When your child begins to pretend, engage him in conversation. If he has a ball and says, “It’s an apple,” ask him where he got it: From the store? An apple tree? Bring up relevant words and ideas to enhance the play. Let’s make an apple pie. What do we need to make pie dough? Expand on is words and see where he goes with it.
It’s important to support pretend play because it encourages your child to use cognitive skills like problem solving (What do we need to make an apple pie?) and perspective taking (How does a baker make a pie?). The ability to pretend develops on its own without your intervention. You can help take your child’s pretending to the next level.
Make a Play Date
Peers become more interesting to young children, especially throughout the preschool years and beyond. A prominent researcher of social development, Kenneth H. Rubin et al., recently demonstrated that infants imitate simple toy actions of their peers as early as 12 months. Not only does this finding suggest that children as young as 1 year are trying to make sense of what their peers do, it supports the importance of the role peers play in a child’s development.
Scheduling play dates with other parents and children is an effective and fun way to provide your child with unstructured time to explore and play at her own pace and with peers. Participating in organized playgroups or parent-child participation programs is a great way for children to interact alongside each other with your supervision. Playgroups also provide you a place to share concerns, parenting tips, and adult conversation with other parents.
The play between your young child and his peers will most likely take the form of parallel play, play that is near peers but not collaborative. By 2 to 3 years, your child’s play will become more cooperative. You can guide your child through the change from parallel to cooperative play by surrounding him with developmentally appropriate activities he can enjoy with peers.
Remember not to expect too much from your young toddler in regards to turn taking or sharing. Make sure there are plenty of toys to go around in your playgroup and put away any special items you know your child will have a difficult time seeing others play with. By age 2 you will get more cooperation from your child when it comes to sharing. Eventually your child will form her own way of interacting with peers that satisfies you and works for her.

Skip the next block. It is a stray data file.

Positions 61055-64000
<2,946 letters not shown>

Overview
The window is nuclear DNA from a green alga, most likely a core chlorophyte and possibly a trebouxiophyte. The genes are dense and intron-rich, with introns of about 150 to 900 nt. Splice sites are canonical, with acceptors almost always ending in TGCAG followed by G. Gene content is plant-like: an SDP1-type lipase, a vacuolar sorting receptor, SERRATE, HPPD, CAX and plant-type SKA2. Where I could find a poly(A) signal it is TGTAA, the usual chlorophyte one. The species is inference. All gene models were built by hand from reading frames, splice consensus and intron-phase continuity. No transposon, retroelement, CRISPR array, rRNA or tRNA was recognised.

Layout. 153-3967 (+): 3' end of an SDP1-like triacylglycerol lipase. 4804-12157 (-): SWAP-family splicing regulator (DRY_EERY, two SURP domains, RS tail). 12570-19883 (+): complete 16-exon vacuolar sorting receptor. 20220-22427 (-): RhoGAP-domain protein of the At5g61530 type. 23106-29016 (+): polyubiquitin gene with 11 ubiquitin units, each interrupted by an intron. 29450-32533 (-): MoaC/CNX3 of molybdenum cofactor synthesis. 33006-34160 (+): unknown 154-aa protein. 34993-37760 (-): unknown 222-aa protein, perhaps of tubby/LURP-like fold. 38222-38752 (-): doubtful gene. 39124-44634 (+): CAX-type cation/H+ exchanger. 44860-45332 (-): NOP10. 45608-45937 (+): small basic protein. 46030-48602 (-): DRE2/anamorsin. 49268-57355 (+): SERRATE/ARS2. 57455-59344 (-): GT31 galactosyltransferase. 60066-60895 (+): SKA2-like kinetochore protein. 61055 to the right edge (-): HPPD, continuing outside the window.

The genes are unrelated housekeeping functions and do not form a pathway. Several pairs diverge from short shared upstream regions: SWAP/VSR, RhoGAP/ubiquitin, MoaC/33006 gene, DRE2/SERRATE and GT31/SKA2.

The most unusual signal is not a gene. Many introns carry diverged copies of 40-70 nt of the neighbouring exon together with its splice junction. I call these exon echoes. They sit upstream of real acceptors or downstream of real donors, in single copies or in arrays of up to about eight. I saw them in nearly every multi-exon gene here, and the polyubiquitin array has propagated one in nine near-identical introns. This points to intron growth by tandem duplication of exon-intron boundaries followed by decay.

Gymboree Play & Music – Enhancing Social and Cognitive Development
What makes the playgroup setting so effective is that it offers an arena for your child to practice social skills with peers but with the security of having you close by for guidance and reassurance. Participating in Gymboree Play & Music programs allows you to expose your child to peers in a social environment.
Gymboree offers an array of developmentally appropriate play, music and art classes for you to enjoy with your child, as well as School Skills for when they are beginning to prepare for preschool. Creative activities, equipment, toys and props change from class to class to ensure maximum challenges for your child, whether 5 weeks or 5 years old. Trained Gymboree teachers facilitate activities for you to experience with your child, and introduce children to parallel play activities that will eventually evolve into cooperative, self-initiated play.
Through theme-related activities, Gymboree supports the child that is beginning to pretend, and supplies you with ideas for how to engage in pretend play which involves you in the learning process. Not only can a Gymboree slide and tunnel setup provide large motor activity, in your child’s mind, it can become a submarine under the sea to climb through or a monkey island at the zoo to climb on.
Gymboree toys and props like balls, hoops, scarves, beanbags and bubbles serve as tools to enhance your child’s pretend play and his ability to problem-solve and connect with peers. In the Gymboree environment, your child can learn social skills, practice sharing, explore new thoughts and make friends. You can develop networks with other parents and learn new songs and activities to share with your child.
Play is a powerful thing for both you and your child. It emerges on its own, but your involvement and guidance play an important role in your child’s social and cognitive development.
By Vanessa Gallo
Gymboree Play & Music
Program Developer and Trainer
To try a Gymboree class for free and see how it will benefit your child, visit www.gymboreeclasses.com
9333 Research Blvd
Austin TX 78759
1335 E Whitestone Blvd
Cedar Park TX 78613
Southwest Central Austin
4220 S. Lamar # 150
Austin TX 78704